If Bob’s clarity when interviewed about his Elton fanaticism seems like it comes easy, it’s partially down to the fact that he has had this conversation before, just not with me. In 2011, Bob was interviewed by a UK television documentary team who came to his house to view his collection (which, if I haven’t already mentioned, includes some astonishing items such as Elton's own suits and a pair of his glasses).
“It was the end of 2011,” he explains. “They posted something on Hercules looking for big fans, just like you did. I sent them pictures, and they wrote me back. Then we had a phone interview and, in the beginning of 2013, they came to America to interview me and other people about Elton. I was so nervous! The producer, a woman, and the camera guy came to my home and spent about 5 hours here. It was a new show called The Changing Faces of… made by Back2Back productions in the UK. I have a DVD copy of the show.”
Sounds less-than-familiar? There’s a twist in the tail! “As far as I know, the show never aired anywhere!” says Bob. Still, it’s the taking part that counts, right?
Going back to Elton’s music, I wonder which albums and songs have had the most profound effect and influence on my first “super fan”? That pinball machine leads me to believe that I know what’s coming.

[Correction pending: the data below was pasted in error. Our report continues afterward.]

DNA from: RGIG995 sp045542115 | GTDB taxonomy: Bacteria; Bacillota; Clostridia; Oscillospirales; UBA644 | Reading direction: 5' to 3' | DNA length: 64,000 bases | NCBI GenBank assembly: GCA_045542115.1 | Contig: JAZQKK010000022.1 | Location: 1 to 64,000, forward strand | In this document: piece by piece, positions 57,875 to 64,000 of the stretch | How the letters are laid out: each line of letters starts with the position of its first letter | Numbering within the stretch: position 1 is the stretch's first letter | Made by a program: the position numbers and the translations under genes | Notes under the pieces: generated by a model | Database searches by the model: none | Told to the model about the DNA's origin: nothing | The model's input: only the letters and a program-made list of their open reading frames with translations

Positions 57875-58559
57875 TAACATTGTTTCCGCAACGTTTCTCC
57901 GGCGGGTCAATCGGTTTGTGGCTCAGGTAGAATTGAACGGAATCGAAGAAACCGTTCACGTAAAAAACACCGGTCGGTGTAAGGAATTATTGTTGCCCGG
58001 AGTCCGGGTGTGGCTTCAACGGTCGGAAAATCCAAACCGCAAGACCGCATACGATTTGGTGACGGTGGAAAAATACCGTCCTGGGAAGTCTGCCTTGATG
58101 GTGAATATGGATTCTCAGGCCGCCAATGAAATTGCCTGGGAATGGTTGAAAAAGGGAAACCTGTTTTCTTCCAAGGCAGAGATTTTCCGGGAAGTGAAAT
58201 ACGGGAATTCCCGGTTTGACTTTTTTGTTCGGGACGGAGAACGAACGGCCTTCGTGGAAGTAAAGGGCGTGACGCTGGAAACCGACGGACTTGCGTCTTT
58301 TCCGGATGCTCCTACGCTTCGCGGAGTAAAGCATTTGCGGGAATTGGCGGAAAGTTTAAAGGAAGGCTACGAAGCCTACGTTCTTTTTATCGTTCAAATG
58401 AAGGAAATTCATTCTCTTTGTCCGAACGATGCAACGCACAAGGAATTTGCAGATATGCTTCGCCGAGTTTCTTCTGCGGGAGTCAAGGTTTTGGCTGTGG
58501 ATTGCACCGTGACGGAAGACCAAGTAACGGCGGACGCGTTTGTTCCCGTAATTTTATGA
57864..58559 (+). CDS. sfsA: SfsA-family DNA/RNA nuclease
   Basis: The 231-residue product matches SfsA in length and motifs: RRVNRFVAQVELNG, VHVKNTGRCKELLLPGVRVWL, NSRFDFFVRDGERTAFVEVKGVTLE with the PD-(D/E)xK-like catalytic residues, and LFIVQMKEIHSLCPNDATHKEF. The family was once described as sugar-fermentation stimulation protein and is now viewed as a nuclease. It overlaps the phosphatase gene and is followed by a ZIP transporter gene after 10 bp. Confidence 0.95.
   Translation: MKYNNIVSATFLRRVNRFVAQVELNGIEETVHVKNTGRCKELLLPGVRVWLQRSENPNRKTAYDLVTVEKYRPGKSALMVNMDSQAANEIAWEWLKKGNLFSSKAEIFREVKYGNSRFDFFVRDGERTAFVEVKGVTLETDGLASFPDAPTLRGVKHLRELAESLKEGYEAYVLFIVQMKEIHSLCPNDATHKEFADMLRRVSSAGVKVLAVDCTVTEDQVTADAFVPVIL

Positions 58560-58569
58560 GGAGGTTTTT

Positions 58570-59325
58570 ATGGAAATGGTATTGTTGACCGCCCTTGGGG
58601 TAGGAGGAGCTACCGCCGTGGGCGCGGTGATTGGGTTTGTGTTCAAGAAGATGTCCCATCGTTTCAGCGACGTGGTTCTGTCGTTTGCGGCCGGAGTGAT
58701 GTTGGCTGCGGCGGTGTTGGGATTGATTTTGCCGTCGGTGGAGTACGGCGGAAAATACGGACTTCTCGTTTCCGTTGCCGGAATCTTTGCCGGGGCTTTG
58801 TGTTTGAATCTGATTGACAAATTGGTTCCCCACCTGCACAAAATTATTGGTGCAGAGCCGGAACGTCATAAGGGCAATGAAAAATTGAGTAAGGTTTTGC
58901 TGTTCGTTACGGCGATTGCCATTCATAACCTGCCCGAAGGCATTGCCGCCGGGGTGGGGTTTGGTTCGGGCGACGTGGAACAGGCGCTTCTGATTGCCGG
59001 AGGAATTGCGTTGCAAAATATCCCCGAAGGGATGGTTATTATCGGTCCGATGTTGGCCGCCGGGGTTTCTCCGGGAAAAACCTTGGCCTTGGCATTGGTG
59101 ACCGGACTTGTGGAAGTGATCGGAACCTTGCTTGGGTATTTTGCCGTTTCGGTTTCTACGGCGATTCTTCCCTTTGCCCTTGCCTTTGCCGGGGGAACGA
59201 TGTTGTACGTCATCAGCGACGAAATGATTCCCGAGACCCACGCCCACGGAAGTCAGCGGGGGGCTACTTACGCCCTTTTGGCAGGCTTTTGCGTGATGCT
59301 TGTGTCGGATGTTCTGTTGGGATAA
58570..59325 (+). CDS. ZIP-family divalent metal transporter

“I would say all the songs on the Captain Fantastic and the Brown Dirt Cowboy alum,” Bob responds. “It was my first album and, after I bought it, I would listen to it over and over again.” A familiar story for fans that grew up at the height of Elton’s stardom when, in 1975, you couldn’t move for seeing his face somewhere.
“But then,” Bob adds, “Your Song was the first song I ever saw him perform live when I went to the Back in the USSA tour. Then, because my little girl used to dance to it, Tiny Dancer. She’s now a figure skater! There are so many songs, but I would say those move me the most.”
With so much experience of Elton John under his belt, and so many spins on the turntable for those already-released albums, what would Bob like to hear on Elton’s next record? The Union and The Diving Board lent a somewhat different sound to the Rocket Man, thanks in no small part to T-Bone Burnett’s production. “Well, I would like to hear more piano from Elton, more up-beat rock songs, something more like a Gus Dudgeon production. Maybe if Davey Johnstone produced it, I’d say he knows Elton’s musical style and abilities the best, since Gus has sadly passed on…”
A Davey Johnstone-produced Elton John album? That certainly has possibilities.
There’s one last question I have to ask Bob, which I’ll be putting to all my “super fan” interviewees. Can Elton John ever have a number one record again?
“The music business has changed so much, especially with social media, YouTube and online streaming. I really doubt it. I know Elton can make a number one record but, sales-wise, will it sell like a number one record? I don’t think so, unfortunately.”
But let’s stay optimistic. Captain Fantastic and the Brown Dirt Cowboy was the first album ever to enter the Billboard chart at number one. What a wonderful bookend it would be, especially for the fan who still has his $3 receipt as a reminder of his roots, to be able to buy the 2016 entry in Elton’s catalogue as it occupied the same spot.
A Pulitzer-winning poet links his mother’s housecleaning to "Bennie and the Jets"
Monday, July 20 2015
Poet Gregory Pardlo, 46, won the 2015 Pulitzer Prize for “Digest” (Four Way). He spoke with Marc Myers of the Wall Street Journal: